Marginal Abatement Cost (MAC) of Selected Cleaner Thermal CDM Projects in Selected Asian Countries Wide variations in MAC for CTTs: IGCC: 12 $/tonne (Thailand) to 83 $/tonne of CO 2 (Sri Lanka) PFBC: 100 $/tonne (Thailand) to 115 $/tonne CO 2 (Sri Lanka) CC-LNG: 31 $/tonne CO 2 (Sri Lanka) Source: ARRPEEC (2003)
Incremental cost of CO 2 Abatement ($/ton CO 2 ) in Thailand during 2000 – 2030 The average incremental cost of CO 2 abatement (IAC) would increase from $28 per ton of CO 2 in ER5 case to $111 per ton of CO 2 in ER15 case. At IAC of 28 $/tCO 2, about 142 million tons of CO 2 could be mitigated (cumulative) during 2010-2030. At IAC of $46/ tCO 2 and $111/tCO 2, 468 and 978 million tons of CO 2 (cumulative) could be reduced respectively.
Marginal Abatement Cost (MAC) of Selected Renewable CDM Projects in Selected Asian Countries In a study of selected RETs based CDM projects in Yunnan- China, NREB-India, Sri Lanka, Thailand and Viet nam by ARRPEEC (2003) wide variations in MAC are observed: Solar PV: 12 $/tonne to 364 $/tonne of CO2 Wind:11 $/tonne to 36 $/tonne of CO2 Geothermal: 5 $/tonne to 73 $/tonne of CO2 BIGCC: 3 $/tonne to 94 $/tonne of CO2 Mini-Hydro: 2.2 $/tonne of CO2 (Thailand) Limited prospect under presently relatively low CER price.
Energy efficiency gap in steel making Bars for each country / region refers to years 1980, 1990, and 2000 in that order Source: www.worldenergy.org/ date 20 th March 2004www.worldenergy.org/ Efficiency gap between Asian developing countries and Japan 0.4 toe/ton
Energy efficiency gap in cement production Source: http://eetd.lbl.gov/ea/ies/iespubs/45292.pdf Emissions reduction of 29.7 Million tonne of CO 2 in India and 260 million tonne of CO 2 in China if both countries can achieve best practice efficiency
Potential for Cogeneration in ASEAN Source: www.cogen2.netwww.cogen2.net Date: 16 th March 2004
Sugar industries: Fuel availability and cogeneration potential Sugar industries: Fuel availability and cogeneration potential CountrySugar cane production (1,000 tonnes) Bagasse production (1,000 tonnes) Max. Power Generation Potential (GWh/year) Indonesia31,0008,9902,997 Philippines21,0006,0902,030 Thailand54,00015,6605,220 Vietnam12,0003,4801,160 Total118,00034,22011,407 Bagasse = Sugar cane * 0.29; 1 kWh = 3 kg of bagasse (including steam for process) Source: www.cogen3.net (Date: 16 th March 2004)www.cogen3.net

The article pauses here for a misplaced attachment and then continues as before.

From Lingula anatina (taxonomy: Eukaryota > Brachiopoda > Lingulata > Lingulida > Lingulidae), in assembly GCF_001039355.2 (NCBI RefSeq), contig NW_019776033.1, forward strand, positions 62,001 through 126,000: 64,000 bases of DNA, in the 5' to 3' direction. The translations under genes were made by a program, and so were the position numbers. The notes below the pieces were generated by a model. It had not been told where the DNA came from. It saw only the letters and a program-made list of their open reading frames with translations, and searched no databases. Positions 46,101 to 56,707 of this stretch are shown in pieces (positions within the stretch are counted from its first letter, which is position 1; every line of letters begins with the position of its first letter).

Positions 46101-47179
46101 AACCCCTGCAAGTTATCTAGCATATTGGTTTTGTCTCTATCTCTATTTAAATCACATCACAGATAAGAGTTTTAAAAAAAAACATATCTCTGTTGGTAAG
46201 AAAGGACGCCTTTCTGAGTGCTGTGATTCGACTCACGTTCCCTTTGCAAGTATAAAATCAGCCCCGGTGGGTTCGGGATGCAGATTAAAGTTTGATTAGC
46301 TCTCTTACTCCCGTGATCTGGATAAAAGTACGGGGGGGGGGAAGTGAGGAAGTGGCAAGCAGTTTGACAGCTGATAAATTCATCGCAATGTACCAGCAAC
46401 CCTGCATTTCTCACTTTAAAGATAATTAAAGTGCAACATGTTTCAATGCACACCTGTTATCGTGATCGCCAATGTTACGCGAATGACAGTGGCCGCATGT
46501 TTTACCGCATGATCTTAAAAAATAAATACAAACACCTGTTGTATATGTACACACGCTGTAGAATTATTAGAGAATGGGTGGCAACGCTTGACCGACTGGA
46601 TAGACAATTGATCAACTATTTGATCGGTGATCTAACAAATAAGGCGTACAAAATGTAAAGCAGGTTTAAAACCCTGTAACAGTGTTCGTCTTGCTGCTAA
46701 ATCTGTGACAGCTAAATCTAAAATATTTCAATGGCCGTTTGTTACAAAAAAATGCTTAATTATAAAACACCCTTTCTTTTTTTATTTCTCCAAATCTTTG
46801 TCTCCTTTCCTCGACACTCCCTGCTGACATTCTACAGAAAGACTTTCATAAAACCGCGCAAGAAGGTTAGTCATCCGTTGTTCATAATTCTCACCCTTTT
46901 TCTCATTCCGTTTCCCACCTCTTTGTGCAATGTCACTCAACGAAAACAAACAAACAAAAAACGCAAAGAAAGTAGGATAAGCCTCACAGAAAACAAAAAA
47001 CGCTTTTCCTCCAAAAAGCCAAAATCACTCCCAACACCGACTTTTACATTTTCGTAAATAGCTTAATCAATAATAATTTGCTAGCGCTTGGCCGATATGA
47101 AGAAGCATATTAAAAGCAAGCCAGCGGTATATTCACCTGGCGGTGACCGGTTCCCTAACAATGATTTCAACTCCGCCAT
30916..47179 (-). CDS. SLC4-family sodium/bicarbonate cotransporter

Palm oil industries: Fuel availability and cogeneration potential Palm oil industries: Fuel availability and cogeneration potential CountryFFB production (1,000 tonnes) Residue production (1,000 tonnes) Max.Power Generation Potential ( GWh/year) Indonesia25,00010,5004,200 Malaysia42,00017,6407,056 Philippines30012650 Thailand2,300966386 Total69,60029,23211,693 Residue = Fresh Fruit Bunch * 0.42; 1 kWh = 2.5 kg of residues (including steam for process) Source: www.cogen3.net Date: 16 th March 2004www.cogen3.net
Rice industries: Fuel availability and cogeneration potential Rice industries: Fuel availability and cogeneration potential CountryPaddy production (1,000 tonnes) Rice husk production (1,000 tonnes) Max. Power Generation Potential (GWh/year) Indonesia51,00011,2207,480 Malaysia2,000440293 Philippines11,0002,4201,613 Thailand22,0004,8403,227 Vietnam28,0006,1604,107 Total114,00025,08016,720 Rice husk = Paddy * 0.22; 1 kWh = 1.5 kg of rice husk (including steam for process) Source: www.cogen3.net Date: 16 th March 2004www.cogen3.net